In 1822 work began in Edinburgh to construct a National Monument to commemorate the men of Scotland who had lost their lives during the long years of war with France. Calton Hill had been purchased for the people by Edinburgh’s Town Council in 1724, making it an early example of a public park in Britain, and the elevated site was chosen for the new monument. After considering various forms the city decided to erect a replica of the Parthenon, giving Edinburgh its very own Acropolis. Charles Robert Cockerell was asked to design the building, with the Scotsman William Henry Playfair as executant architect in Scotland.
On Hogmanay the Folly Flâneuse set off to explore Harold’s Castle on the edge of Thurso. On this festive date a superlative structure was required, and this tower is a visual treat with a great history. It is also the most northerly folly on the British mainland.
Thomas Lister (1752-1826) of Gisburne Park, in the West Riding of Yorkshire (but now Lancashire), inherited the Malham shooting lodge from his father in 1761. The centrepiece of its surrounding estate was Malham Tarn, a natural lake said to be the largest in Yorkshire. The water had been criticised by travellers in search of the picturesque: ‘The Tarn has nothing beautiful in its shape or borders, being bare of trees, and everything else to ornament it’, wrote William Bray in a work published in 1783. Although surrounded by crags the rocks were deemed too distant from the waters edge, and the tarn tame, especially in comparison with the sublime limestone masses of Malham Cove and Gordale scar, just a short ride away, which tourists saw on the same day.
Recently opened at The Scottish Gallery, in Edinburgh’s handsome New Town, is Place Makers, a new show featuring the work of artists Ed Kluz and Vicki Ambery-Smith.
The Folly Flâneuse has just enjoyed a weekend at Art Out Loud, the annual festival of talks by artists, curators, collectors and writers at Chatsworth. In between talks there was plenty of time to revisit the wonderful gardens and Capability Brown landscape, as well as the magnificent mansion, which is looking incredibly fine after a decade of restoration. Highlights included artist Ed Kluz talking with Kate Hubbard, whose new account of Bess of Hardwick’s building mania is just out. Bess, who lived at Chatsworth in the second half of the 16th century, was probably the driving force behind the construction of the Hunting Tower, or Stand, which dominates the hillside above the house and gardens.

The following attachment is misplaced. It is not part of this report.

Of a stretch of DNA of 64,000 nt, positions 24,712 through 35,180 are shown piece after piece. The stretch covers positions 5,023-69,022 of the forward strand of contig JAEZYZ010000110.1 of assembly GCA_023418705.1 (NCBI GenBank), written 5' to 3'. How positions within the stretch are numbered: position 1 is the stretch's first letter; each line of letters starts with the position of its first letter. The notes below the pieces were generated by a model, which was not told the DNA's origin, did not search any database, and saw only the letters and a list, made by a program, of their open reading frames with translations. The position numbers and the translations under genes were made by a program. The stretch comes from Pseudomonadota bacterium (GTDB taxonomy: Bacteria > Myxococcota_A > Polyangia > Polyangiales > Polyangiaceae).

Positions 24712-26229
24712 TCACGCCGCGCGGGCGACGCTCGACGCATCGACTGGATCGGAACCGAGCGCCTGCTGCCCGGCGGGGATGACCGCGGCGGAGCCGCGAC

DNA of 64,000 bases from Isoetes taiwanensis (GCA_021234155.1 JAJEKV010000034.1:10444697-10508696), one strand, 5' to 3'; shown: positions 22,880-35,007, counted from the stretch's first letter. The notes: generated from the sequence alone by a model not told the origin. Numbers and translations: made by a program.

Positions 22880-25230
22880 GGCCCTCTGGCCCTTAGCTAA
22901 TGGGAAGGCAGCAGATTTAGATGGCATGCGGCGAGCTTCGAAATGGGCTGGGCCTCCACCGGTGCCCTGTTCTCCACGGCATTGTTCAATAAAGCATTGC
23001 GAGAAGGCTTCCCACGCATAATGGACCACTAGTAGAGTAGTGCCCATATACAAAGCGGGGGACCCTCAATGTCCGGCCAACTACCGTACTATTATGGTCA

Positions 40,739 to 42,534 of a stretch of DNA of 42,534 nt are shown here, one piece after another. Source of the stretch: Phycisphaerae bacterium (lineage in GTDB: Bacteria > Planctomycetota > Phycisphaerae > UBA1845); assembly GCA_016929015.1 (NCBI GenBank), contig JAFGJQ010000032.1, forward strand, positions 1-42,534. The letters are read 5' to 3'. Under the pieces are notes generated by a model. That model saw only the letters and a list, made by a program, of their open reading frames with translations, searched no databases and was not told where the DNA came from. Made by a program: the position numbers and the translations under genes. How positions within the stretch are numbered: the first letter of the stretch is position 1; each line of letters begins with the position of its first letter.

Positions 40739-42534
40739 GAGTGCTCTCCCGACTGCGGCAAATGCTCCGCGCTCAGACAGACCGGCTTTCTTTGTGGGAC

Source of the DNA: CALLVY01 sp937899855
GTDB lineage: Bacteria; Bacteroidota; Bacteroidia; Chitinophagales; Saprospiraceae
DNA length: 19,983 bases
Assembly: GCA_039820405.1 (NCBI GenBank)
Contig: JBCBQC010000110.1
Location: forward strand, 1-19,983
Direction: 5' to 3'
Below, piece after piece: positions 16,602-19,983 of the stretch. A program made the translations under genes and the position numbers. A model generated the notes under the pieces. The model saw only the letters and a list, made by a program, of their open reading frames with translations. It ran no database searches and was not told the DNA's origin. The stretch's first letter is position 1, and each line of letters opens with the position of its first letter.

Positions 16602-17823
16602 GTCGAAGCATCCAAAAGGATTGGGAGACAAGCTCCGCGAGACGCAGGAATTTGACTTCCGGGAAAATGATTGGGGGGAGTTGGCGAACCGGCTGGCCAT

Some great news. A joint statement from Barnsley Council, the National Trust and the Northern College was issued early this morning announcing that the future of Wentworth Castle now ‘looks more secure’. The three bodies have been in discussion since the site closed in April 2017, and now plan on ‘working collaboratively’ towards a reopening in 2019. Wentworth Castle is the only Grade I listed Park in South Yorkshire and has an outstanding collection of follies and landscape buildings, including Stainborough Castle pictured here. The house (which houses the Northern College and is not currently open to the public), the gardens and the landscape buildings were restored at great cost, largely thanks to the Heritage Lottery Fund, to secure their future. This new alliance must build on that work to ensure that Wentworth is enjoyed by the people of South Yorkshire and beyond.
The full press release is here:
‘The fast lock’d tower where ivy loves to creep,
Seems like the remains of some old Castle Keep’
So wrote the little-known Yorkshire poet Robert Carrick Wildon, in contemplative mood, at The Ruin in around 1850. His poem ‘Lines suggested while sitting at the Ruins’ was recently discovered and you can read it all here http://www.friendsofstives.org.uk/history/the_ruins.php
The Ruin, as it is called on the earliest OS maps, was built by Benjamin Ferrand and is inscribed with his initials and the year 1796. Also known as Ferrand’s Folly, or Harden Grange Folly, there is no explanation for why it later became known as St David’s Ruin.
‘What did Delaware?’, asks the old song. Well until January 2020 one part of the state casts off its brand new jersey and dons some brand new follies. Winterthur, near Wilmington, DA., is home to a gallery, museum and library set within 60 acres of garden and surrounded by a further 1,000 acres of park. Winterthur’s founder, Henry Francis du Pont (1880-1969), designed the garden with the architect Marian Coffin, an old friend from childhood. From around 1920 he embellished the estate with garden buildings relocated from nearby estates that were under threat, as well as creating his own follies from recycled architectural fragments.
Barbara Jones, the first person to write a comprehensive account of follies in Britain, saw this building and was underwhelmed. In the 1953 first edition of Follies & Grottoes she described it as ‘gutted’ and full of pigeon’s nests, and concluded that ‘no amount of bird life can divest this folly of its ordinariness’. If only she had seen it in its prime; a sketch by the itinerant artist and drawing master J.C. Nattes dated 1807 shows an enchanting little building.